Physicians and healthcare systems across the world have been and continue to respond quickly as the novel coronavirus disease (COVID-19) pandemic continues to spread. With limited information, they have had to rapidly share what limited information they have with colleagues. “Managing this outbreak is a multidisciplinary effort that requires strategic planning and rapid mobilization of resources,” explains J. Jeffery Reeves, MD. “Healthcare in the modern era is inseparably integrated with technology and the electronic health record (EHR). As such, my colleagues and I recognized an opportunity to enhance our EHR system and leverage technology to support the clinical management of the outbreak in our region.”

For a study published in the Journal of the American Medical Informatics Association, Dr. Reeves and colleagues established the “Incident Command Center” within their institution’s EHR system to gather data on prior and current cases of COVID-19, in order to help better prepare regions yet to be heavily affected by the pandemic. The Incident Command Center was developed to provide a direct line of communication between healthcare information teams and physicians, through which the study team was able to identify the need for a rapid screening process, automated testing decision guidance, clinical support tools for testing, reporting and analytical tools, and expansion of their telemedicine platform.

“The EHR can be utilized in times of crisis as a tool to disseminate information, offer guidance on rapidly evolving recommendations, and provide real-time, institution-specific data and analytics that can guide evidence-based decision making,” emphasizes Dr. Reeves. “The COVID-19 pandemic highlights the importance of a multidisciplinary team approach to medical care and building cohesive systems capable of sustaining unanticipated trials.”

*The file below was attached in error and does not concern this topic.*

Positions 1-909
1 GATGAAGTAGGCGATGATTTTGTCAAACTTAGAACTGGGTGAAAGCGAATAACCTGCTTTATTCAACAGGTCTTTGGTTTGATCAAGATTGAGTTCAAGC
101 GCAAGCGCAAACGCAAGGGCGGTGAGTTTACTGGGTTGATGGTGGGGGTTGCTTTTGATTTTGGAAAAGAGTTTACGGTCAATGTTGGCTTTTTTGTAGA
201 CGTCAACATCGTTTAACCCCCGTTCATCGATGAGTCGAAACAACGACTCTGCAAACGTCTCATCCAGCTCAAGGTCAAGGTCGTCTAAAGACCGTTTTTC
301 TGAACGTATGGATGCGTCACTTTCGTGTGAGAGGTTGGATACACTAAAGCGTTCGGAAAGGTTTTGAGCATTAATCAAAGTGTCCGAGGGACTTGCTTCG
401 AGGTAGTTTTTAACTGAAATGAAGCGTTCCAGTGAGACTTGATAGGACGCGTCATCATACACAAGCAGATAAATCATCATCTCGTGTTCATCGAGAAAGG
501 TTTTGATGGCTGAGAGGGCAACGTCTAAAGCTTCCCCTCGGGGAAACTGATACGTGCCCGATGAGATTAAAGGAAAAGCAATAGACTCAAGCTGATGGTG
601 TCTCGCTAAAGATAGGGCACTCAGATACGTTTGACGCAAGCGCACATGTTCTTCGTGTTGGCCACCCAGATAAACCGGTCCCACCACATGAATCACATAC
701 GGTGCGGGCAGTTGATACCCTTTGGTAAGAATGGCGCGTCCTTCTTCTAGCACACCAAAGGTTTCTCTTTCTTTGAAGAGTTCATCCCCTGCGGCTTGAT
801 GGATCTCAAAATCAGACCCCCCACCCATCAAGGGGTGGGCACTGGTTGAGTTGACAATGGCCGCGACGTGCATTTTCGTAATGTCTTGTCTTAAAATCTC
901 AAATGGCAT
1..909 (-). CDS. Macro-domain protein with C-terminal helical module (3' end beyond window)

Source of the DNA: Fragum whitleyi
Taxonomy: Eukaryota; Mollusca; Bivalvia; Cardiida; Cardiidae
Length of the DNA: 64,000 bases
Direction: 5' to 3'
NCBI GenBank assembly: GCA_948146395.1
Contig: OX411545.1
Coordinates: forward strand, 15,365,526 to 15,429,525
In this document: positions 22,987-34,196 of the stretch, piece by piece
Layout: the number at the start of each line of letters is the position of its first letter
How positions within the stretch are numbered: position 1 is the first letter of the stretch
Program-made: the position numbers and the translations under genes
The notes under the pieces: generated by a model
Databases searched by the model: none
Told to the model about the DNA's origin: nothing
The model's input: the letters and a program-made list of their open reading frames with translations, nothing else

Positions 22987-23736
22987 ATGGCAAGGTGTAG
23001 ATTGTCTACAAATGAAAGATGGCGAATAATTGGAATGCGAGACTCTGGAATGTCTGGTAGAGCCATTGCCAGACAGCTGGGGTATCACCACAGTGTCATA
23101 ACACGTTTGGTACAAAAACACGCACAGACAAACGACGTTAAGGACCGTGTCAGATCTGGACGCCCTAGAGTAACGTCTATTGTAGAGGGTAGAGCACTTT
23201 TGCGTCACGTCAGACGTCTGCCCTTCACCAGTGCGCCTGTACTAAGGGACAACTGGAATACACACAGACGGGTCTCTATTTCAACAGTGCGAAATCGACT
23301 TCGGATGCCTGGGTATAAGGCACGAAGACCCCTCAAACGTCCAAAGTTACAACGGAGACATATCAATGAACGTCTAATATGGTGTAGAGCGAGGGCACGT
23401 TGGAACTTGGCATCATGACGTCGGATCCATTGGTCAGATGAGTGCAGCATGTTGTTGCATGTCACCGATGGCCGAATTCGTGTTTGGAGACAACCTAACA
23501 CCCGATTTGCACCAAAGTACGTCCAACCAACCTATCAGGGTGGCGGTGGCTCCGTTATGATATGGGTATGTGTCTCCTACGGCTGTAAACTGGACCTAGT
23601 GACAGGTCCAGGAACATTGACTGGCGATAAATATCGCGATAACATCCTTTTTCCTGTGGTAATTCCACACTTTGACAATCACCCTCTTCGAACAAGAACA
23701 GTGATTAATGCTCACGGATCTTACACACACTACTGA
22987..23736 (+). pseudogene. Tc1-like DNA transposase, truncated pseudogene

The information-sharing system modeled in this study could help healthcare systems prepare for and manage infectious outbreaks through utilizing technology, establishing multidisciplinary groups, and following ever changing recommendations from federal and global authorities, notes Dr. Reeves. “The EHR and associated technologies are vital and requisite tools in supporting outbreak management that should be leveraged to their full potential,” he adds.

Dr. Reeves still sees gaps in the system that, if filled, could create a more united and cohesive approach to addressing infectious outbreaks like COVID-19. “Methods of data gathering and sharing on a larger scale, across healthcare systems within a region, across regions within a state, and across states within a country would be very useful in tracking and managing a pandemic of the current nature,” he says. “Identifying a way for health systems to securely share patient data in a meaningful and useful fashion is needed. Additionally, improving the telemedicine system, especially for the elderly population, is important.”